I'm not kidding when I say that my husband and I have had a bag of shirts sitting by our door waiting to be brought to our school or dropped off somewhere else since we moved into our new apartment this past February.
I noticed the cats had already been using the bag for scratching so I decided to take a look and found a couple great t-shirts from Old Navy that have holes or stains and really not donation worthy. So I grabbed those, along with a few other excess t-shirts (we have no shortage of t-shirts, at last count my husband had over 100 fandom, vintage, logo t-shirts) that we don't (and likely won't) wear and got to work on this low cost/no cost instructable.
Twine, cordage, rope, yarn, etc. whatever you want to call it, this instructable will teach you how to make thin, lengthy rope-like material from your excess t-shirts that can be used for a variety of other projects. This method doesn't just work with fabric, you can also use it to make rope from bark, grasses, and other materials (handy if you're ever marooned on an island or lost in the woods). It's also a fairly calming activity, once you get the hang of it. It's easy, inexpensive, and can be done anywhere (like outside at the beach, camp, on the train, etc.).
Between my husband and I, we will be posting a few Instructables for projects made with this rope so check back soon!
I hope you enjoy and please don't forget to vote! :)
Step 1: BoM
Fray Stop (optional)
Binder Clip (for holding unfinished ends together)
Clip board (helps when just getting started)
Step 2: Prepping T-Shirts
To prep an uncut t-shirt for becoming t-shirt yarn/rope, start at the bottom of the shirt and cut 3/4-1" wide strips. Keep cutting strips until you reach the arms, which you will also cut off (but won't use to make your rope).
Keep cutting until you have enough "raw" material to work with. Take some of the strips and cut them in half. When making the rope you don't want your strips to be of equal length (more on this coming up).
Keep in mind that different fabrics behave differently. Some t-shirt material will not fray, but will stretch, a LOT. I like to add in some other scrap fabric because I like frayed-boho style look. But I wouldn't use fraying material in a project I intend to give to one of my pets or as a gift for a small child (not that I know many).
So now is a good time to add your Fray Stop or similar product to prevent fraying. Follow the manufacturer instructions for the product you're using.
(Note: your strips can be wider than 3/4-1", I just find this size to be easier manage and not quite as bulky. But for a dog toy or mat, I'd go wider.)
Step 3: Getting Started
Take two strips of unequal length and tie them together at one end. I find it easier to have the end attached to something so I can keep my strips straight as they twist together (also helps with preventing unraveling).
In the first picture I've labeled the two strips "A" (white strip) and "B" (striped orange strip). Hold strip A in your non-dominate hand and take strip B into your dominate hand. With your thumb and index finger, twist strip B with the twist going away from you (in the direction my finger is pointing in pic 2, box 1). Do this as tight as you can as the tighter the twist, the more secure it is.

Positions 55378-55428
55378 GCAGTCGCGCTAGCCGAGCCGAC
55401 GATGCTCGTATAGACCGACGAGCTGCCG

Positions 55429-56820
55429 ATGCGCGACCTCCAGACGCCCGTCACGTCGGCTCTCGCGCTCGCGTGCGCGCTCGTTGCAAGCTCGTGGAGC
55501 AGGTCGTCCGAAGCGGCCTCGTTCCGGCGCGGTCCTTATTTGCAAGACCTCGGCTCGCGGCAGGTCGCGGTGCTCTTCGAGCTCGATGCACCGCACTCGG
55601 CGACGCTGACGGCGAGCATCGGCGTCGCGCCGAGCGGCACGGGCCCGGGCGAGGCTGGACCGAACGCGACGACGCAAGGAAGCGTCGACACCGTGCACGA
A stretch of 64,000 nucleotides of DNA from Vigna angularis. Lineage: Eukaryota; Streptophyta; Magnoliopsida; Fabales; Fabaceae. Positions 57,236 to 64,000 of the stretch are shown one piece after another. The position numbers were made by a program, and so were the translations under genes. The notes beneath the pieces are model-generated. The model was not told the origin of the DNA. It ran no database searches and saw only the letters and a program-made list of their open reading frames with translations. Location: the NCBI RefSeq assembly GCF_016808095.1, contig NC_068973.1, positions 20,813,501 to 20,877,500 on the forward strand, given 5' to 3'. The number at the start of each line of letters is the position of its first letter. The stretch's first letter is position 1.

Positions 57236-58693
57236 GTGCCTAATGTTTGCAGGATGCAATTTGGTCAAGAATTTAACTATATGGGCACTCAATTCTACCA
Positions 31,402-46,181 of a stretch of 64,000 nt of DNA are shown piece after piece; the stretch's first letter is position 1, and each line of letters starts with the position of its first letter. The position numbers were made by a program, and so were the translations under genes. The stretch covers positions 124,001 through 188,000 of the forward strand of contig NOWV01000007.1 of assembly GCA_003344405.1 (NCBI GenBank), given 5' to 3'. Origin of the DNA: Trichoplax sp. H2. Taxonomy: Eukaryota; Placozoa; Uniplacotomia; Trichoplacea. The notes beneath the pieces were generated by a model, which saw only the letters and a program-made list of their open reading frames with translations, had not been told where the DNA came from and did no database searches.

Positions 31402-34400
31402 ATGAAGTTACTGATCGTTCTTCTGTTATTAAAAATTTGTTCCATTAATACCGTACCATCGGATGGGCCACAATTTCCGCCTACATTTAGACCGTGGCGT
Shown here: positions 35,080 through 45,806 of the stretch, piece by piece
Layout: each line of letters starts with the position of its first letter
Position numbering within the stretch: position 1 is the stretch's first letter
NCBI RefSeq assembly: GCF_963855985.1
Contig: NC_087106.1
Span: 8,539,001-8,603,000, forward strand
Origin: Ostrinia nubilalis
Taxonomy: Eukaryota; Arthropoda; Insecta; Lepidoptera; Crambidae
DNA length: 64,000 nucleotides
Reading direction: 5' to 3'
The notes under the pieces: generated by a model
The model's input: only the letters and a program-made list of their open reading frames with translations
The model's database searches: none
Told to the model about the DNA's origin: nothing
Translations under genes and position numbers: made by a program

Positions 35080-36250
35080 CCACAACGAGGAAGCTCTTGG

After you have a couple twists in strip B, carefully pull strip B behind strip A (pic 2, box 2), bringing strip A to the front. Now begin twisting strip A in the same direction as you twisted strip B. After a few twists, pull strip A behind strip B and continue twisting. you will repeat this same pattern until you get to the end of a strip.
Twisting the strips together is a lot like braiding, only without the third strand. You have to keep a tight hold on each strip. It's a little tricky at first, but once you get into a rhythm it's really easy and you'll have a ton of shirt rope to turn into awesome projects.
Remember: the tighter your twists, the more secure your rope will be.
Step 4: Adding More Strips
When you get about 1" to the end of a strip, you want to kind of wrap the current strip around the new strip. I find working with tapered ends is easier for this purpose (especially if working with strips of different widths).
Wrap the old strip around the new strip and begin twisting away from you. After a few twists, continue wrapping as shown in the previous step, keeping a firm hand on the joined ends so that they don't slide apart. After a couple twists you'll be able to continue twisting and wrapping without worry of the ends coming apart.
I've thrown in some extra pictures of strips right after a new piece has been worked in (pics 3-8).
Step 5: Wind
At some point, soon after you've started getting the hang of the twisting and braiding, you're going to have a couple feet of twine falling all over you. This, or whenever your hands start to really hurt, is when you want to start wrapping up the twine. I don't think there's a right or wrong way to wind up the twine, I took an unused ribbon spool and wrapped it around, using a binder clip to secure the untied loose end in place. If you're handy and know how to wind a yarn ball, that would also work.
If you're done-done with your twine, tie another knot and then wind it up. If the twine is too long for a needed project, simply tie two knots at the length you want and then cut in-between them. This will keep the twine from unraveling.